An interview with J Sagar Associates discussing anti-corruption in India

Lexology GTDT Market Intelligence provides a unique perspective on evolving legal and regulatory landscapes. This interview is taken from the Anti-Corruption volume featuring discussion and analysis of legal developments, compliance risk and the role of enforcement authorities within key jurisdictions worldwide.

1 What are the key developments related to anti-corruption regulation and investigations in the past year in your jurisdiction, and what lessons can compliance professionals learn from them?

The Prevention of Corruption Act 1988 (POCA), the primary anti-corruption law in India, underwent a significant overhaul when it was amended in 2018. The amendment was mainly to bring POCA in line with the UN Convention Against Corruption 2005 and introduced specific liability for corruption and bribes, both for individuals and companies. This changed the previously one-sided ambit of liability under the POCA wherein express liability was primarily on recipients of improper payments and other undue advantages. Persons giving a bribe under coercive circumstances have been provided a limited exemption upon reporting to authorities in a timely manner. The Prevention of Money Laundering Act 2002 was also amended to include the aforementioned offences under the POCA.

The Companies (Auditor’s Report) Order 2020 (CARO 2020) issued by the Ministry of Corporate Affairs in February 2020 aims to strengthen the corporate governance framework for companies in India. CARO 2020 mandates enhanced due diligence and disclosures on the part of auditors and has been designed to bring in greater transparency in the financial state of affairs and whistle-blower complaints received by companies.

In terms of investigations, there has been a steady rise in the number of crackdowns on bank frauds, fugitive economic offenders and other ancillary economic offences. There appears to be a shift in the government stance to anti-graft and good governance.

Compliance professionals, whether internal or external, will have to reorient their practice to cover not only external risks posed by third parties and fraudsters, but also the internal risks. Some of these issues could be addressed by ensuring an elaborate compliance framework backed by unambiguous policies, a strong tone at the top and transparency with stakeholders at all levels.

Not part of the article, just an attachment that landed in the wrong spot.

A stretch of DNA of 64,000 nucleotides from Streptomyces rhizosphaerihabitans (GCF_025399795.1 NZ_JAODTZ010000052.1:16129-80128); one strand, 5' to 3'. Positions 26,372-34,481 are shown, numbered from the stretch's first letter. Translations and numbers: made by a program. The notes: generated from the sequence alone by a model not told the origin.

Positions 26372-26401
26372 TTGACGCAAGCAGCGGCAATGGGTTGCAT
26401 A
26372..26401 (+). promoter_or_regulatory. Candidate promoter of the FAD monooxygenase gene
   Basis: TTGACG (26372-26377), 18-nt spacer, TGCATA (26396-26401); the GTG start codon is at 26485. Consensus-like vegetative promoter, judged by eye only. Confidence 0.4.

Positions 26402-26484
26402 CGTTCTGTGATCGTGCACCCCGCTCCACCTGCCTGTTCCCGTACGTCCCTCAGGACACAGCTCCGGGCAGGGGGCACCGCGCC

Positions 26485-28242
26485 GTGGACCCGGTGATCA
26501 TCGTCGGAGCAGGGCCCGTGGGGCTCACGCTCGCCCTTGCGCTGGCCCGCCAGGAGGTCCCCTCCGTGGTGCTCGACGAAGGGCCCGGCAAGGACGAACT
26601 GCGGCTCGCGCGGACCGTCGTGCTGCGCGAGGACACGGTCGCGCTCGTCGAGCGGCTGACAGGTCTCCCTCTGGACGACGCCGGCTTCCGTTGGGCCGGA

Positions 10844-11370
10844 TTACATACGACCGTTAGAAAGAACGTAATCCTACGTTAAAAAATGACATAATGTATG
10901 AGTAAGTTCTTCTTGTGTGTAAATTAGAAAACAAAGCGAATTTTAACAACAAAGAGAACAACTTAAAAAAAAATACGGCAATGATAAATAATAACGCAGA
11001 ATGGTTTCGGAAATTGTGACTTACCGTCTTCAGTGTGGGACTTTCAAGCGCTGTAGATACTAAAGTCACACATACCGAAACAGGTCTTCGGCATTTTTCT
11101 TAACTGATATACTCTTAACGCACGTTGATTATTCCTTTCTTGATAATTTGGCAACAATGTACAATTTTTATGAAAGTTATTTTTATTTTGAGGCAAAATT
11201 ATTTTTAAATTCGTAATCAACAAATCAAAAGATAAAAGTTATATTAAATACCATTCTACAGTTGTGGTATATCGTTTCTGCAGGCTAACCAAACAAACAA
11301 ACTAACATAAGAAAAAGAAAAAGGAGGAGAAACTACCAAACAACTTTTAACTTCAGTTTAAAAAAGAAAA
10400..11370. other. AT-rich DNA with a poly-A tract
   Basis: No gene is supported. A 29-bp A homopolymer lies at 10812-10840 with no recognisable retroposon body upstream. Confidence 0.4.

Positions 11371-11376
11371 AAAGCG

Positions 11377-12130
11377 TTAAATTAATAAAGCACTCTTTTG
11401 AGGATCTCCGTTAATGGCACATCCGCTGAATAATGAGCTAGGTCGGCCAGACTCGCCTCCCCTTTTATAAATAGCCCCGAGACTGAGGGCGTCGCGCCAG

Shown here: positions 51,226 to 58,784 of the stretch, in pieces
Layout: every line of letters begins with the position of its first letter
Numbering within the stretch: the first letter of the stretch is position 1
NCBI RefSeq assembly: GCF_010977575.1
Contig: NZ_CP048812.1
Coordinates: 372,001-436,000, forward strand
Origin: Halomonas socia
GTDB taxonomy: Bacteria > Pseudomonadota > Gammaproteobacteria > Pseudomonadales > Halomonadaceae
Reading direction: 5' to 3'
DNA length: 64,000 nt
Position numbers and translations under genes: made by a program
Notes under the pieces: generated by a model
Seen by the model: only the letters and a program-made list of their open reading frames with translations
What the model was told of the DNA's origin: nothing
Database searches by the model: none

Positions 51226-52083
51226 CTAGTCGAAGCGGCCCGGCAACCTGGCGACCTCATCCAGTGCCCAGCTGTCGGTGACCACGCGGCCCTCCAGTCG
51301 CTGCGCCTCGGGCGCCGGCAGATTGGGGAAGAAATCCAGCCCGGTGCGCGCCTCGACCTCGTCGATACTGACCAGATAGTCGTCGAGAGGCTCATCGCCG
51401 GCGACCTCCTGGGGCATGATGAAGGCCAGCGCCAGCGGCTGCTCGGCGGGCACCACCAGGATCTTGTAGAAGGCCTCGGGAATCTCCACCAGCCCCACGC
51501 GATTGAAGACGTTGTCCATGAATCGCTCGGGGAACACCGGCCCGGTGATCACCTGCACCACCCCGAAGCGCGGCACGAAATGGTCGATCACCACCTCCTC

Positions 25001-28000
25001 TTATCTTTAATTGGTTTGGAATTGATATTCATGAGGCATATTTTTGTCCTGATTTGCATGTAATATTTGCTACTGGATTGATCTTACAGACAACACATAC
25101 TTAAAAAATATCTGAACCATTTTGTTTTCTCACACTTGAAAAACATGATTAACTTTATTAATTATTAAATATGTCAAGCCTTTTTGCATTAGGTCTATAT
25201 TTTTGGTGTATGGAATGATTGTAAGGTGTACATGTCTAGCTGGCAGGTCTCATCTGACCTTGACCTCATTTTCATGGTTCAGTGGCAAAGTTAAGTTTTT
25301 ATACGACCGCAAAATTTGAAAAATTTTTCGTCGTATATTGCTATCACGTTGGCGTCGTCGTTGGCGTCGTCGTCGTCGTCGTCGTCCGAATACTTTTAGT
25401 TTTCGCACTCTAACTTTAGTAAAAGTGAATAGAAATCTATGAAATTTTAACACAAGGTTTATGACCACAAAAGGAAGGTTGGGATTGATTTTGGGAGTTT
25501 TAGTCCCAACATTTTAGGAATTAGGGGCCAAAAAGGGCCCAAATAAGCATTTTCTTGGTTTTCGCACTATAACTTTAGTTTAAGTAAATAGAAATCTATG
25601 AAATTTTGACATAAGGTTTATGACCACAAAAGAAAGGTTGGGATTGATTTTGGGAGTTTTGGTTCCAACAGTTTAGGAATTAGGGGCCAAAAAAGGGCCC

2 What are the key areas of anti-corruption compliance risk on which companies operating in your jurisdiction should focus?

Due to the overlap of central and state laws, as well as various regulatory compliances to deal with, corporates in India often opt to work with third -party consultants and advisers who are better equipped to handle local nuances. However, engaging with third parties comes with an increased compliance risk.

Further, companies in India need to bridge the gap between having a compliance framework and policy, and on the ground implementation, especially in high-risk industries, such as pharmaceuticals, infrastructure, manufacturing and food processing. Highly regulated sectors have a large number of regulatory touch points, with substantial discretionary powers lying with authorities, thereby directly correlating to an increase in operational risks.

Companies in India also have to account for risks arising from extraterritorial legislations such as the United States’ Foreign Corrupt Practices Act (FCPA), the UK Bribery Act (UKBA) and other foreign anti-corruption laws. There have been numerous actions taken under the FCPA against companies for corrupt activities in India, either directly or through a third party.

Companies operating in India need to undertake regular routine and comprehensive risk and threat assessments, and implement their learnings in a meaningful manner to ensure that their policies and compliance measures make a discernible impact.

3 Do you expect the enforcement policies or priorities of anti-corruption authorities in your jurisdiction to change in the near future? If so, how do you think that might affect compliance efforts by companies or impact their business?

We are seeing a steady increase in both regulatory stringency and enforcement actions against a variety of economic offences and we expect these trends to continue in the next few years and beyond. There has also been an increase in the actions taken by the investigating authorities in seeking out economic offenders who have fled the country in an attempt to escape legal implications.

In light of the amendment to the POCA and other related developments, the authorities are likely to crack down on corporate misgovernance and deal strictly with economic crimes. Compliance efforts by companies should ideally be bolstered as they shore up against any actions that could expose them to liability in the future and take into account any and all laws, both within India and overseas, which are applicable to them.

4 Have you seen evidence of continuing or increasing cooperation by the enforcement authorities in your jurisdiction with authorities in other countries? If so, how has that affected the implementation or outcomes of their investigations?

Data on cooperative action is limited and usually not instantaneously reported in the public domain in India. However, we note steady and continuing FCPA enforcement actions against companies for violations in India, across various industries and sectors.

Further, there have been recent instances of authorities taking note of potential violations of the POCA due to enforcement actions taken by the US Department of Justice and the Securities and Exchange Commission under the FCPA. While enforcement may not be as strong or substantial as under the FCPA, a corporate entity facing scrutiny under foreign anti-corruption laws cannot preclude any action under Indian laws.

5 Have you seen any recent changes in how the enforcement authorities handle the potential culpability of individuals versus the treatment of corporate entities? How has this affected your advice to compliance professionals managing corruption risks?